Results of high-density array analysis indicate down-regulation of β2-adrenergic receptor mRNAs46 and up-regulation of the γ-aminobutyric acid Aα152- 55 subunit and serotonin receptor mRNA, findings that are consistent with those of previous studies. No significant differences were observed for the dopamine receptor subtype mRNAs in the present study. However, Giα1 and Gγ2 subunit mRNA levels were significantly reduced and elevated, respectively, in the schizophrenic population, a finding consistent with Giα immunoreactivity in the temporal cortex of schizophrenic patients.67 Glutamatergic dysfunction is yet another possible mechanism underlying the neuropathophysiology of schizophrenia, specifically, the gene and protein expression of the ionotropic subtypes in human postmortem tissue.47- 51 For example, previous studies have demonstrated decreased expression of GluR1 and GluR2 mRNAs in hippocampal subfields27 and NMDA R1 mRNA in the temporal cortex.68 Extending these findings, NMDA R1 and GluR3 were down-regulated in EC layer II stellate neurons in the present study. Dysregulation in ionotropic glutamate receptors may have profound downstream effects, including alterations in excitatory neurotransmission and subsequent cognitive and behavioral sequelae believed to be driven by glutamatergic circuitry.
In addition to genes known to be involved in synaptic function, array analysis led to the identification of PLM mRNA in the EC layer II stellate neurons. Phospholemman is a phosphoprotein involved in the formation and/or regulation of a chloride anion channel69 enriched in cardiac and skeletal muscle, although results of Northern blot analysis have demonstrated moderate mRNA expression in total brain homogenates.70,71 Perikaryal PLM immunoreactivity in EC stellate neurons was consistently less intense in the schizophrenic brains than in the normal control brains. The observed EC staining pattern is not selective to our brain collection population; it was replicated in EC tissue sections from 2 schizophrenic patients obtained from the Stanley Foundation Brain Bank, Bethesda, Md. Further studies are warranted to characterize the neuroanatomical distribution of PLM, to delineate the functional role of this protein in the brain, and to further assess the contribution of PLM down-regulation in schizophrenia.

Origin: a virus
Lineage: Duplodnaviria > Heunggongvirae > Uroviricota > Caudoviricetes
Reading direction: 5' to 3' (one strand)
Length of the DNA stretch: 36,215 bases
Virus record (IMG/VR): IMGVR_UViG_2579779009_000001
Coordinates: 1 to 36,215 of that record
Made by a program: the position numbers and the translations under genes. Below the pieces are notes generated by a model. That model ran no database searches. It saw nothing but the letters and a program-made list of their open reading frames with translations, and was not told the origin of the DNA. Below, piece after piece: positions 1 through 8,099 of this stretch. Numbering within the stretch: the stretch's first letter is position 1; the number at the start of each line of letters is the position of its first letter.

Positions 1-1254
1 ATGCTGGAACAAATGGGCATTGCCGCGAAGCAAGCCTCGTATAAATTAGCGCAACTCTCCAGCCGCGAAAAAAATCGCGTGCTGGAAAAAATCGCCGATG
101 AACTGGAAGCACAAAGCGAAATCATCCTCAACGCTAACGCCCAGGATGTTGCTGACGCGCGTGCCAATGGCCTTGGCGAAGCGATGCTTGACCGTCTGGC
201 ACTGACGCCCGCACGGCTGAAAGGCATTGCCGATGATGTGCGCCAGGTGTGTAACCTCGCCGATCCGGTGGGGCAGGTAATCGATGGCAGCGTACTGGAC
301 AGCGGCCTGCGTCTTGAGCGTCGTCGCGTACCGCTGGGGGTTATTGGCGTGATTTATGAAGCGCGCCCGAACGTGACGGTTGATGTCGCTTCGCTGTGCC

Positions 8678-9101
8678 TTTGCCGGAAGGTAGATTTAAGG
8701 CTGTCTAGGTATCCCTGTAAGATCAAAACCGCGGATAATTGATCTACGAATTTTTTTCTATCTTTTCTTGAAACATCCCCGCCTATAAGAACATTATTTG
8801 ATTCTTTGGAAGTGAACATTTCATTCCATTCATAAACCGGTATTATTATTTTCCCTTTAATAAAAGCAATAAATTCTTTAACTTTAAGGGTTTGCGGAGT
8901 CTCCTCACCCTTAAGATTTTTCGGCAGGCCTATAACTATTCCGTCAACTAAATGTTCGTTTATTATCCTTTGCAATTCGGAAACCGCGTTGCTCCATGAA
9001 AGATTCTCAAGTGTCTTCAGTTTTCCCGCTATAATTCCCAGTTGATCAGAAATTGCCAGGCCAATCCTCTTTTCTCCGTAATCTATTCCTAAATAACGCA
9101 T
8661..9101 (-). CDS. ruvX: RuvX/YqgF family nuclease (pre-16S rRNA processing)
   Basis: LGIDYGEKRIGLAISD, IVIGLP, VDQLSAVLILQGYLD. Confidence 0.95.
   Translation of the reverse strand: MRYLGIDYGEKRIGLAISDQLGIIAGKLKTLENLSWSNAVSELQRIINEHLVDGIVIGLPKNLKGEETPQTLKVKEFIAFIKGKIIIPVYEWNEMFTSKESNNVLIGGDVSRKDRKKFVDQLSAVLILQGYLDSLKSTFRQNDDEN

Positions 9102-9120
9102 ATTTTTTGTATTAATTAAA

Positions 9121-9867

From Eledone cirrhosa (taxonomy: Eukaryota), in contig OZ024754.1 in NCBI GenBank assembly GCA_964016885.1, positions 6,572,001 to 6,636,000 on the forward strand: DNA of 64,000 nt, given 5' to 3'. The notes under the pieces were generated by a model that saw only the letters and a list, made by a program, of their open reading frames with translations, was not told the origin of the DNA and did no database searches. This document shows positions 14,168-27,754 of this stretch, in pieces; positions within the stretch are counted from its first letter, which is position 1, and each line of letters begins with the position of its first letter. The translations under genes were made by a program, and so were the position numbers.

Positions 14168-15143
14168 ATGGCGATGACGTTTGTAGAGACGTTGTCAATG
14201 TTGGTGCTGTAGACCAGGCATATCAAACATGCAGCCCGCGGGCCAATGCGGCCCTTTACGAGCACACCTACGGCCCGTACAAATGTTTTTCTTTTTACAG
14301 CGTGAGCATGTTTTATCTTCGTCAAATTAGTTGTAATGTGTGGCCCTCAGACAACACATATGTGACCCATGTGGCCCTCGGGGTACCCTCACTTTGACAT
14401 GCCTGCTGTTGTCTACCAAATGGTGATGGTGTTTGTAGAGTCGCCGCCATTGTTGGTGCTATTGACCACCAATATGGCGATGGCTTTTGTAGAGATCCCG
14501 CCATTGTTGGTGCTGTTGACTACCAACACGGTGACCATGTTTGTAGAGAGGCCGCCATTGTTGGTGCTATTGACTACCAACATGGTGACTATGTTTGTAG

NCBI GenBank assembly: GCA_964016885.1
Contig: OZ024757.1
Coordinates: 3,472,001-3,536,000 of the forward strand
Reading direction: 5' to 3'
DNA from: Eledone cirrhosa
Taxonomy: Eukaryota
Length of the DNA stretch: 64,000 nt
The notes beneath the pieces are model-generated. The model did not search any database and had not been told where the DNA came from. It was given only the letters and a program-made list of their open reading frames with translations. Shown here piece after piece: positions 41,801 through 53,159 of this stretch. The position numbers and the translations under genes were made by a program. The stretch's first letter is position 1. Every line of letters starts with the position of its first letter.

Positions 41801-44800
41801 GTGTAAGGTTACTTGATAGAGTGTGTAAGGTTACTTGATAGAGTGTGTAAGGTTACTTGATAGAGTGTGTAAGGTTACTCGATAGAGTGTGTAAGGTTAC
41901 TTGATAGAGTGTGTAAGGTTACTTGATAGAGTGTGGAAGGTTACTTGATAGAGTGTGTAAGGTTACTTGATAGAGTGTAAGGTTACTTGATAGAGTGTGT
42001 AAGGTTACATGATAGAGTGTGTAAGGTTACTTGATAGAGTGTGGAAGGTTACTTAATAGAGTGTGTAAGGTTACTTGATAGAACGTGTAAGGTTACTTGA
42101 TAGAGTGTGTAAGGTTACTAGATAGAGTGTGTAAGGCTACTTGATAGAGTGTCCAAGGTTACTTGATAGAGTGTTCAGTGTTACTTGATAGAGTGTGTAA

Chromosomal mapping of genes that are altered in schizophrenia may provide insight into how the chromosomal abnormality is manifested in the symptomatology of schizophrenia. These genes may map directly a chromosomal
age, but more likely are adjacent genes whose regulation is affected in schizophrenia. Such regulatory differences may be associated with polymorphisms in the promoter regions of these genes that, in turn, alter transcription rates leading to changes in mRNA abundance. Individual mRNAs are unlikely to be singular causal factors for schizophrenia. However, small changes in multiple genes spanning these different chromosomal loci may result in an altered cellular physiology, thus contributing to the schizophrenic phenotype.